US-Russian talks on missile defense, nuclear weapon reductions described as cordial
WASHINGTON (AP) – U.S. and Russian officials held a second day of talks at the Pentagon Wednesday on the Bush administration’s proposal to lift treaty restrictions on missile defenses while reducing U.S. and Russian nuclear forces.
Air Force Gen. Richard Myers, vice chairman of the Joint Chiefs of Staff, described the talks as cordial.
”There’s a good exchange of information,” he said without elaborating.
The talks, which began Tuesday and were scheduled to end Wednesday, are intended to set the stage for Defense Secretary Donald H. Rumsfeld’s meetings in Moscow next week with Defense Minister Sergei Ivanov.
Rumsfeld, accompanied by Gen. Henry H. Shelton, chairman of the Joint Chiefs of Staff, and Undersecretary of State John Bolton, is due to leave Saturday. The Moscow talks will be Monday and Tuesday.
The administration hopes to make an accommodation soon with the Russians on missile defense because the Pentagon is due to come into conflict with treaty restrictions in a matter of months. In the spring, the Pentagon may start the construction of underground silos for missile interceptors at Fort Greely, Alaska.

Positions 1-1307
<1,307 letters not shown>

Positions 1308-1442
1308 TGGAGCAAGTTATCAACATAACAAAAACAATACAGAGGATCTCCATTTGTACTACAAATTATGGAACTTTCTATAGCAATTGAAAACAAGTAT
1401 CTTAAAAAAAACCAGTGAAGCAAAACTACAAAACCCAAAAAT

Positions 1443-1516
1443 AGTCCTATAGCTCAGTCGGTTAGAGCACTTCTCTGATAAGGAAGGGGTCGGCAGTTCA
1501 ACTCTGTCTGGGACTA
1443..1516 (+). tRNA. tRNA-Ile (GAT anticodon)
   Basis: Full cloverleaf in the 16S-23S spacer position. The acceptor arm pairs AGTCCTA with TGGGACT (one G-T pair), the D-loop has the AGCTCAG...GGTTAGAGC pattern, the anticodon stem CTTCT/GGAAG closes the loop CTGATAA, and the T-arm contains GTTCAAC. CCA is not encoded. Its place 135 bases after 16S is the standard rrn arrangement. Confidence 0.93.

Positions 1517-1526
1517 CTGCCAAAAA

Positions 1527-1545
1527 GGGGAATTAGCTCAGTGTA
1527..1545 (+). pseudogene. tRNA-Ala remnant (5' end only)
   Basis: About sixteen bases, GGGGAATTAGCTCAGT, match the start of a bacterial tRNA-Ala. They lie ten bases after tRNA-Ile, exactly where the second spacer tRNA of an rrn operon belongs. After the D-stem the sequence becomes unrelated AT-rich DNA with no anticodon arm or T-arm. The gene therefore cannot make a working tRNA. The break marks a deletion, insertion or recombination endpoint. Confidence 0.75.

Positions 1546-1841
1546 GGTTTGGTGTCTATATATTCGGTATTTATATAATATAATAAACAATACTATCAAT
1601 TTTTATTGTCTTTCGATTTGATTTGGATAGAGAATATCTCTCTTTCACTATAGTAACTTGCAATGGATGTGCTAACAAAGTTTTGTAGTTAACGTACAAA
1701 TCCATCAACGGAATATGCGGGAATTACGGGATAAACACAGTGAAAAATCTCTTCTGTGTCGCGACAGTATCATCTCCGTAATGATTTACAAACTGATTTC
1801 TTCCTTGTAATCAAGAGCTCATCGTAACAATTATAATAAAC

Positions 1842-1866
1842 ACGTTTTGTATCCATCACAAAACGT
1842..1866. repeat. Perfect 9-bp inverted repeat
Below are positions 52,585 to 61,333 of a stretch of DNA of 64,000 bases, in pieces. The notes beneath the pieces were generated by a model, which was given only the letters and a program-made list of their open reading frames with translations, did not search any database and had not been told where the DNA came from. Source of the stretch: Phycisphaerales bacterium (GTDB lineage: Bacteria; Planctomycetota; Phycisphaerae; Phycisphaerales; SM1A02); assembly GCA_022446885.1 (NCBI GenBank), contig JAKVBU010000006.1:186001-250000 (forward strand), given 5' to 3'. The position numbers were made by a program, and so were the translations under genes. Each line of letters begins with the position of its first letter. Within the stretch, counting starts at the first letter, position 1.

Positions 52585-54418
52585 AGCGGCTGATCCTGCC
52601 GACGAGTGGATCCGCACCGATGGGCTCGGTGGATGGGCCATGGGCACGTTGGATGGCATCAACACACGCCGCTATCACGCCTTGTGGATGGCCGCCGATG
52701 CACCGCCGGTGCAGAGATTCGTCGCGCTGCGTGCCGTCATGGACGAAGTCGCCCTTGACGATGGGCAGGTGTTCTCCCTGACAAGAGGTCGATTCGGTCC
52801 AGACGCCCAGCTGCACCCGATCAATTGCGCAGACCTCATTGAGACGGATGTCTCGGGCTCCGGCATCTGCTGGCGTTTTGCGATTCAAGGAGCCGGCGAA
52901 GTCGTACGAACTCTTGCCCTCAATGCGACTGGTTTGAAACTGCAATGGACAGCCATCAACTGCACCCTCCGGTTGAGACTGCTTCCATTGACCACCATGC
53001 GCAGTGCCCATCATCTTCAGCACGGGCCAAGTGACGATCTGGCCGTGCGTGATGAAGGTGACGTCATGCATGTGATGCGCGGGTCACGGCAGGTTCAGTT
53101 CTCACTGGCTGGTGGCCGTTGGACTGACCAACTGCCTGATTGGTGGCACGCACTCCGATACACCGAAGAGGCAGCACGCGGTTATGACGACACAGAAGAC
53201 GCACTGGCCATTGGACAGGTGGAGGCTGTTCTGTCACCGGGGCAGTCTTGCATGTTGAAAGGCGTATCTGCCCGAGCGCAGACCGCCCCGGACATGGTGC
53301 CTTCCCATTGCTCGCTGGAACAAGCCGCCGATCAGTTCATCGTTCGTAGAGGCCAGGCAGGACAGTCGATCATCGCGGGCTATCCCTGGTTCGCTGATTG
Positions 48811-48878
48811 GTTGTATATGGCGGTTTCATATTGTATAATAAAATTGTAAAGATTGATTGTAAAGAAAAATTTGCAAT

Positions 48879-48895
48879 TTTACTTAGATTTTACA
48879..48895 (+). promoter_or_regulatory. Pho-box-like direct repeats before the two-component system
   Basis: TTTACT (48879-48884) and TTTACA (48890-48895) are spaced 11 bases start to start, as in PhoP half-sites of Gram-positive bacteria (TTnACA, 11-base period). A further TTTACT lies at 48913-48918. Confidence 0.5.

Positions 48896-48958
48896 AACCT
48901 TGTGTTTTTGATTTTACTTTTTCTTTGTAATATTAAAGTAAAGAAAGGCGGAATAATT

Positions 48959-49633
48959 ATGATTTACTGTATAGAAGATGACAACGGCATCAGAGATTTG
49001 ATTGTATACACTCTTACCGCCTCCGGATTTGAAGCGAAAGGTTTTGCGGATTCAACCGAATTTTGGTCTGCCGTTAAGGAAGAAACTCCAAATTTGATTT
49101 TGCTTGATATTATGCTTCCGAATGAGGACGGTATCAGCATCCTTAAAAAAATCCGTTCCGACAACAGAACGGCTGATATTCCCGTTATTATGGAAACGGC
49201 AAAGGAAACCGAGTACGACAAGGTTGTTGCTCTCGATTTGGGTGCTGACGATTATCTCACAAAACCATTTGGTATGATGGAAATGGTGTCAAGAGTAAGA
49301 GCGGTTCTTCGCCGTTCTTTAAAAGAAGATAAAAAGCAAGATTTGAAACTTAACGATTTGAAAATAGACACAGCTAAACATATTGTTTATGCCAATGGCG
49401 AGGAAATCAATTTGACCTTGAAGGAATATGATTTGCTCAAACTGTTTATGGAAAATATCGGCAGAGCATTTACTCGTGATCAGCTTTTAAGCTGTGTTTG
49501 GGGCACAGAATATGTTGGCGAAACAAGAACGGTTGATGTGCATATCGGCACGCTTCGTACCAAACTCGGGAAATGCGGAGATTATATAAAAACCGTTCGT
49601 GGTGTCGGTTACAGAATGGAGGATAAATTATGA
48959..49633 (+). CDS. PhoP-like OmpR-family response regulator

The Bush administration is committed to developing and deploying a nationwide defense against long-range missiles, but it has not persuaded Moscow to scrap or amend the 1972 Anti-Ballistic Missile treaty that prohibits such defenses. The Russians’ position has been that breaching the ABM treaty would unravel the entire fabric of arms control, including treaties reducing offensive nuclear forces.
At their summit meeting in Italy last month, Bush and Russian President Vladimir Putin agreed to discuss the ABM treaty and missile defense issues in the context of additional cuts in nuclear forces.
This week’s talks at the Pentagon are intended to provide the Russians with additional details on the U.S. approach, spokesmen said. Rumsfeld said last week, however, that the administration was not yet prepared to tell the Russians exactly how much it would be willing to reduce the U.S. nuclear arsenal. The Pentagon is in the midst of a comprehensive review of nuclear force levels and strategy.
Leading the Russian delegation at the Pentagon was Col. Gen. Yuri Baluyevsky, first deputy chief of the general staff. The U.S. side was led by Douglas Feith, the undersecretary of defense for policy, who was an arms negotiations policy aide at the Pentagon during President Reagan’s second term.
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